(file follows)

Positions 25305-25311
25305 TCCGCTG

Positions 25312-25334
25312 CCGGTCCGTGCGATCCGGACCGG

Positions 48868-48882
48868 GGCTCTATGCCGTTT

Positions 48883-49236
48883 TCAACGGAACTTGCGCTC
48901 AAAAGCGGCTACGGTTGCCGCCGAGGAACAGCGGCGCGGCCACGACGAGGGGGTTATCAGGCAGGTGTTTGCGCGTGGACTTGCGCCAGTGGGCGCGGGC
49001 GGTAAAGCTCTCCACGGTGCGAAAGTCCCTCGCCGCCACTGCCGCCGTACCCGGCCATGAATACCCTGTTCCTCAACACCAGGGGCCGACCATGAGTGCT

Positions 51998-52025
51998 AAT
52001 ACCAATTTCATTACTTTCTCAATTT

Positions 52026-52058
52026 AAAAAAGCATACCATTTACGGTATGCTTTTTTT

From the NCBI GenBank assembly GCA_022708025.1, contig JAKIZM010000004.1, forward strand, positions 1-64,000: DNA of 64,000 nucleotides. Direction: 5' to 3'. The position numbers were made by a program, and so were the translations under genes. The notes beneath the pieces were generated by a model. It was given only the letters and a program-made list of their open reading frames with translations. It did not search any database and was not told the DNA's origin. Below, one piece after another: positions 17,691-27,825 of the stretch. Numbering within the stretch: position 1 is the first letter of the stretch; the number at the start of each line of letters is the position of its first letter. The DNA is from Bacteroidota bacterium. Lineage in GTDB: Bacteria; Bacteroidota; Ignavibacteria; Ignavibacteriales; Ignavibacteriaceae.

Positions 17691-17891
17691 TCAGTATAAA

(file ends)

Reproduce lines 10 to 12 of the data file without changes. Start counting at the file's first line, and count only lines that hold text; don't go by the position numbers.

49001 GGTAAAGCTCTCCACGGTGCGAAAGTCCCTCGCCGCCACTGCCGCCGTACCCGGCCATGAATACCCTGTTCCTCAACACCAGGGGCCGACCATGAGTGCT

Positions 51998-52025
51998 AAT